The Ismaili Student’s Association, a smaller Muslim student group that practices the Shiite Muslim religion, has experienced conflicting schedules with the MSA for prayer space during the month of Ramadan. On a regular basis, the smaller group uses the multi-faith room for prayer between 6 and 7 p.m. During Ramadan, when Muslims break their fast at sunset, the Ismaili students, who practice a separate form of prayer were resigned to finding somewhere else to pray.

“We were pretty much in a different room every night for a month,” says a member of the group who wished not to be named. “It can be frustrating at times, but you kind of have to make the best of the situation,” she says of having to move so the MSA can use the room.

 

At the semi-annual general meeting last week, RSU passed a motion to create a multifaith council in which representatives from all religious groups will come together to “learn from each other” and create “harmony on campus,” Jabbar says. A Canadian Federation of Students task force tackling cultural and religious discrimination was brought to campus by members of the MSA on Nov. 1, but it only addressed the problem of Islamophobia. Anti-Semitism and racism towards other minorities were not discussed.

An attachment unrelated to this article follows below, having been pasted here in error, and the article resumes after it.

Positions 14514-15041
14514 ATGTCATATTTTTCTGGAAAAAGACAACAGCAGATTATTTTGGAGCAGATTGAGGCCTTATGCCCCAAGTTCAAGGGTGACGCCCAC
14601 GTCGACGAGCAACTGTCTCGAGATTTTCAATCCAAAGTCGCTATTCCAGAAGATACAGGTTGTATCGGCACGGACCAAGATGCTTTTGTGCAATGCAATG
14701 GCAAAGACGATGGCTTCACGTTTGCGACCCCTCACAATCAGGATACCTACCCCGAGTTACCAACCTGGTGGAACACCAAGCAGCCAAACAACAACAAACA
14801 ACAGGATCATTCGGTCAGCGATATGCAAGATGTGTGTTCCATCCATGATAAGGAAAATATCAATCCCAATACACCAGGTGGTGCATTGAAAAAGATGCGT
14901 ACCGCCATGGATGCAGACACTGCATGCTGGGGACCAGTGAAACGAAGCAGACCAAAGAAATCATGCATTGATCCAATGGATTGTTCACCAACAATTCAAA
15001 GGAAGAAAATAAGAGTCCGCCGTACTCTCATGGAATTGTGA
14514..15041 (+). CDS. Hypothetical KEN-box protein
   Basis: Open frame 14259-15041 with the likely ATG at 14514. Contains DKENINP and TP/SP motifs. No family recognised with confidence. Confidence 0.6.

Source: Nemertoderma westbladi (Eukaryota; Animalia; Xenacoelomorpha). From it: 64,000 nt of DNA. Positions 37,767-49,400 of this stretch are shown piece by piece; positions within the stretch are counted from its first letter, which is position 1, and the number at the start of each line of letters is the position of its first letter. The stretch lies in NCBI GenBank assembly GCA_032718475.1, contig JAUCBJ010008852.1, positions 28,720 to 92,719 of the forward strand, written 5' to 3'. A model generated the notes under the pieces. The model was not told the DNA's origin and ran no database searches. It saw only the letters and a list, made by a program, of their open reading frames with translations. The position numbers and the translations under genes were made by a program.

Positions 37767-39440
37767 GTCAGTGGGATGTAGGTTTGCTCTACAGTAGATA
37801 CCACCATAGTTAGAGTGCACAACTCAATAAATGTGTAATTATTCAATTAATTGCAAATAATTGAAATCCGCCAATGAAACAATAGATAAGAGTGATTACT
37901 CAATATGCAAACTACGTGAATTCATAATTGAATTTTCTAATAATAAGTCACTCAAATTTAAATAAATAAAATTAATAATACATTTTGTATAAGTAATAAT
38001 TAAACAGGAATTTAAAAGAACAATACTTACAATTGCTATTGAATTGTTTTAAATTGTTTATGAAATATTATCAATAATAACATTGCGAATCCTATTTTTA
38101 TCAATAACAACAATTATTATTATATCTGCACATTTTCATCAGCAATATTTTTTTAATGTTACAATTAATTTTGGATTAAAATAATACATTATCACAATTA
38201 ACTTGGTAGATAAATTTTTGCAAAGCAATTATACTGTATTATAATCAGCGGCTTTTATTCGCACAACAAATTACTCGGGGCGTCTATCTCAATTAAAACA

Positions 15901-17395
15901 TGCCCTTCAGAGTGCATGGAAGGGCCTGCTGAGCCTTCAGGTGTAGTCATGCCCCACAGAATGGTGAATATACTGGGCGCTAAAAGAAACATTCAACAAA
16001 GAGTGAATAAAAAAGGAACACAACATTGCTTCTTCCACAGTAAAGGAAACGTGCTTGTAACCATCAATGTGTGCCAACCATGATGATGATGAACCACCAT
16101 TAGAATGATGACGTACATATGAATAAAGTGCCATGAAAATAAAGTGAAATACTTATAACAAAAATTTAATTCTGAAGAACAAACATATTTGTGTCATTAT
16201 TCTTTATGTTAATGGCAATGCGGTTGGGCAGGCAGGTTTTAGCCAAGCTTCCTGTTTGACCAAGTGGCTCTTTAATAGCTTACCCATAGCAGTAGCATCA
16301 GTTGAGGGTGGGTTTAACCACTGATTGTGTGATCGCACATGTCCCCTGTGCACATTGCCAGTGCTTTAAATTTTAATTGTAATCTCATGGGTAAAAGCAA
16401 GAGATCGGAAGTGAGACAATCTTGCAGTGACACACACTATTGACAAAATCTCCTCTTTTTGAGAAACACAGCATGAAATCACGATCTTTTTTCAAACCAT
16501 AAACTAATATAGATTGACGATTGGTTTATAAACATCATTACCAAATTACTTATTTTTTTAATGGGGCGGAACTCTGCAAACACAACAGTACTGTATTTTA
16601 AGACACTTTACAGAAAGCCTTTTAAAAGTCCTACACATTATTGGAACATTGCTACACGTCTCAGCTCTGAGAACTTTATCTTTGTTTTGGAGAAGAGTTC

When Ryerson campus was slammed with death threats and anti-Muslim propaganda two years ago, the MSA stepped up to the plate, denouncing these acts and doing their part to eradicate Islamophobia.

“There was a lot of stuff on anti-Semitism then,” says Jabbar. “There was nothing addressing Islamophobia on campus.”

Jonathan Vandersluis, president of Hillel, a Ryerson Jewish group, has concerns that the MSA is using its power to pay attention only to issues facing them, especially pertaining to the recent task force.

“It came out of a campaign that was saying no to racism, Islamophobia, and anti-semitism. How come we’re only addressing the needs of Muslims?” he asks. Vandersluis says Hillel did not get involved in the taskforce because they weren’t informed about it at the time.

 

Getting involved is something the MSA has prided itself on. Jabbar is grateful for the MSA endorsement and high voter turnout for his election victory last spring.